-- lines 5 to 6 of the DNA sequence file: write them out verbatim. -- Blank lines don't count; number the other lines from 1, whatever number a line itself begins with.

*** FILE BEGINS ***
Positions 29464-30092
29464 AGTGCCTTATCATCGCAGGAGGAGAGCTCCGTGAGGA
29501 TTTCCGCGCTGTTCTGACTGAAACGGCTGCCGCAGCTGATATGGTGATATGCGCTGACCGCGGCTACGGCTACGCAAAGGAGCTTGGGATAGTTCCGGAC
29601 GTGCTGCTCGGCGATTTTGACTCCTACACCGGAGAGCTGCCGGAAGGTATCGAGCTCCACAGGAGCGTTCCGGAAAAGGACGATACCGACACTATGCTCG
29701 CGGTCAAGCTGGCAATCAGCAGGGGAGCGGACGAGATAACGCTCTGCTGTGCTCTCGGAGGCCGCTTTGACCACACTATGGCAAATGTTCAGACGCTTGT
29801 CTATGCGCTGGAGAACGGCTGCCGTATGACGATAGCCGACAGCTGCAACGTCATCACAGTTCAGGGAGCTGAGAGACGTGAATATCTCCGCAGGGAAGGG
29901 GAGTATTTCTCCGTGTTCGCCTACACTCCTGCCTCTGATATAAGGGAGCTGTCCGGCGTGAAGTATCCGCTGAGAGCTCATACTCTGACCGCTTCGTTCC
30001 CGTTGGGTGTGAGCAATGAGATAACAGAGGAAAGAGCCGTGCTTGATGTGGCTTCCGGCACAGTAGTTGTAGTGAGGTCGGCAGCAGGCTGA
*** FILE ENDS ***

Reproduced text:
29701 CGGTCAAGCTGGCAATCAGCAGGGGAGCGGACGAGATAACGCTCTGCTGTGCTCTCGGAGGCCGCTTTGACCACACTATGGCAAATGTTCAGACGCTTGT
29801 CTATGCGCTGGAGAACGGCTGCCGTATGACGATAGCCGACAGCTGCAACGTCATCACAGTTCAGGGAGCTGAGAGACGTGAATATCTCCGCAGGGAAGGG